RF Photonic Links
RF photonic systems are analogue electronic circuits that transmit microwave and millimeter-wave RF signals over optical fiber. Those systems are also referred to as Radio over Fiber and Fiber wireless systems.
Advantages of such systems include:
- wide bandwidth,
- low transmission loss,
- small cable size and weight,
- immunity from EMI and crosstalk.
- satellite systems, radio astronomy,
- phased-array antennas,
- broadband wireless access networks,
- CATV systems,
- distribution of wireless and TV broadcast signals in buildings, tunnels, subways,
- distribution of radar signals on ships and airplanes,
- defense – electronic warfare.
Direct Modulation and External Modulation
RF photonic link can work with direct modulation or external modulation.
In direct modulation the modulating signal is multiplies the bias current supplied to the laser diode.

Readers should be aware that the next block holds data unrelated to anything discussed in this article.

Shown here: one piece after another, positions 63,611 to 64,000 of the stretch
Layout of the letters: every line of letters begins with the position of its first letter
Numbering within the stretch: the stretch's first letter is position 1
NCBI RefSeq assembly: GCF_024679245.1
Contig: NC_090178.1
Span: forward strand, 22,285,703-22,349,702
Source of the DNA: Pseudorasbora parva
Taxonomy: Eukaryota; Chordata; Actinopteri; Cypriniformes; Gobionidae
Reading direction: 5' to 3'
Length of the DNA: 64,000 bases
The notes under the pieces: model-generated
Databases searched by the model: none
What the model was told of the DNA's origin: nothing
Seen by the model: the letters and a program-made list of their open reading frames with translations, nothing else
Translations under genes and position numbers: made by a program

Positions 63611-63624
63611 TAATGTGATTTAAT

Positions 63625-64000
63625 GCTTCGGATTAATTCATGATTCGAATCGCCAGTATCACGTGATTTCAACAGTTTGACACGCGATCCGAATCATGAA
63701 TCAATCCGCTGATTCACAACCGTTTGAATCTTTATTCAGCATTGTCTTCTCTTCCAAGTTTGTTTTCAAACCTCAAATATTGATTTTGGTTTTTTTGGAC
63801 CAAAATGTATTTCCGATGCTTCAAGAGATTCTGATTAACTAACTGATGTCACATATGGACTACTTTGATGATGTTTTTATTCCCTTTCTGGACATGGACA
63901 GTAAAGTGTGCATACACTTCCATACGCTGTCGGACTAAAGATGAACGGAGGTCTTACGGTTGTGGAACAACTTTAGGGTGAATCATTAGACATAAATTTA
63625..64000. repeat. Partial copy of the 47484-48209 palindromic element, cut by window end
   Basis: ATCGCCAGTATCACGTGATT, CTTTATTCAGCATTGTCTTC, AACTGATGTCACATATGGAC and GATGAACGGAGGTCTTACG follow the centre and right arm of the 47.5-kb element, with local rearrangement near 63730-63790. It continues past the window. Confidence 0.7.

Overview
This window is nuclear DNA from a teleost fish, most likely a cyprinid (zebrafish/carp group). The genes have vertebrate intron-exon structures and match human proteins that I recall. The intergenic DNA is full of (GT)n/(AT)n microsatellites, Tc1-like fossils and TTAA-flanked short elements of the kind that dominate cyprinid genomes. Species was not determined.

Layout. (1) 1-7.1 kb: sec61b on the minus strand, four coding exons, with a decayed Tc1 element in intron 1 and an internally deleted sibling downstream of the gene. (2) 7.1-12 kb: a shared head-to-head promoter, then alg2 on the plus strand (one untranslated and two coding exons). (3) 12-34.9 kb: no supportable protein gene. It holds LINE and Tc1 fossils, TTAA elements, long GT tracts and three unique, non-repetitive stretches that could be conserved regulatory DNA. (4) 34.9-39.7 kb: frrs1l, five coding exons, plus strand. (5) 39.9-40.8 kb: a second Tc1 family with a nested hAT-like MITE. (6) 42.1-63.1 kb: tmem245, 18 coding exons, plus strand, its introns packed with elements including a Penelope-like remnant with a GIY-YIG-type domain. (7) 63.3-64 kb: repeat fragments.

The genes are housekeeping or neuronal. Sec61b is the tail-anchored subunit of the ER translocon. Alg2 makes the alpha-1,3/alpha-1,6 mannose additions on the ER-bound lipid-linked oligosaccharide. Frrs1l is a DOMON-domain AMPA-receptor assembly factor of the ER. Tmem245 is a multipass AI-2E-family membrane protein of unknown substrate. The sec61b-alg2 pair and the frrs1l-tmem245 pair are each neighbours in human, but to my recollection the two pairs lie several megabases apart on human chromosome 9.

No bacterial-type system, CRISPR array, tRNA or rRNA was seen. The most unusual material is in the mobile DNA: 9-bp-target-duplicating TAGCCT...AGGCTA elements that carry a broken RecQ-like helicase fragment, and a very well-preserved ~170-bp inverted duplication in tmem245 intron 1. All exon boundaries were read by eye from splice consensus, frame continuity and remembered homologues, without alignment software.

In external modulation the laser diode signal is fed into external optical modulator that modulates the signal with applied RF voltage. External modulation has greater bandwidth and dynamic range.
Non-linear properties of modulating systems cause distortion. Signal under distortion is given by:
are the harmonic distortion terms.
are the intermodulation distortion terms.
RF Photonic Link Parameters
The following parameters are used to specify RF photonic link characteristics:
- link gain
- noise (laser diode, optical amplifier, photodiode, receiver amplifier) – shot noise, thermal noise
- dynamic range
Equivalent input noise that is used to specify RF photonic link performance is given by:
EIN = Output Noise / Link Gain
EIN (dBm) = Output Noise (dBm) – Link Gain (dB)
EIN is usually defined over 1 Hz bandwidth. Thus units are mW/Hz or dBm/Hz.
Another parameter is the noise figure:
NF = 10 log (EIN/kT)
= 10 log EIN – 10 log kT
Where: k is Boltzmann Constant = 1.3806488*10^-23 and T is temperature